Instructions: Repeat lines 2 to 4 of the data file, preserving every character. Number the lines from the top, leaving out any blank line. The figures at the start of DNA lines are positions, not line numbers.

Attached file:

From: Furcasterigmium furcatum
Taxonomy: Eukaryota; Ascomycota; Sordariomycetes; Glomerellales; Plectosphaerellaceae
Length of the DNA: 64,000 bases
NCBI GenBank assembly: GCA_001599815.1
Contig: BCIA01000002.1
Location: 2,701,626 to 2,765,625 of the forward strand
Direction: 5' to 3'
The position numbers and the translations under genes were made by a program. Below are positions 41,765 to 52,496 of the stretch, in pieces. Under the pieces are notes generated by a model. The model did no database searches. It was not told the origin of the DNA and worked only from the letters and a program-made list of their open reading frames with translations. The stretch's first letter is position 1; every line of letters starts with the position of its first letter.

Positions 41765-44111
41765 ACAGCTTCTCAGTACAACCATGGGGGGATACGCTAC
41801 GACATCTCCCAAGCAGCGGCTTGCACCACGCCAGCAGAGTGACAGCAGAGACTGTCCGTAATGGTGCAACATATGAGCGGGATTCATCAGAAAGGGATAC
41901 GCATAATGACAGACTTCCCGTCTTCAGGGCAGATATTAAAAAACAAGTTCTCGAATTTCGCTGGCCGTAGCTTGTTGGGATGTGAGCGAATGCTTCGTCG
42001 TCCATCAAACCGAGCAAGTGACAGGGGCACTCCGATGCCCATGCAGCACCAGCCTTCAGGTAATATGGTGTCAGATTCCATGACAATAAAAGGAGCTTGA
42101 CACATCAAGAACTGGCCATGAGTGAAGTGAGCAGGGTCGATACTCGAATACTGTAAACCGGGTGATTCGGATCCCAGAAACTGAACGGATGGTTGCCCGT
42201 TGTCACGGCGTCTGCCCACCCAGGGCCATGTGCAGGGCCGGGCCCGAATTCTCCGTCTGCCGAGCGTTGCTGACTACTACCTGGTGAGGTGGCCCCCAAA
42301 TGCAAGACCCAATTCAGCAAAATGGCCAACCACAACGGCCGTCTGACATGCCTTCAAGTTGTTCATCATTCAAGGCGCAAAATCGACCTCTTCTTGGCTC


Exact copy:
Taxonomy: Eukaryota; Ascomycota; Sordariomycetes; Glomerellales; Plectosphaerellaceae
Length of the DNA: 64,000 bases
NCBI GenBank assembly: GCA_001599815.1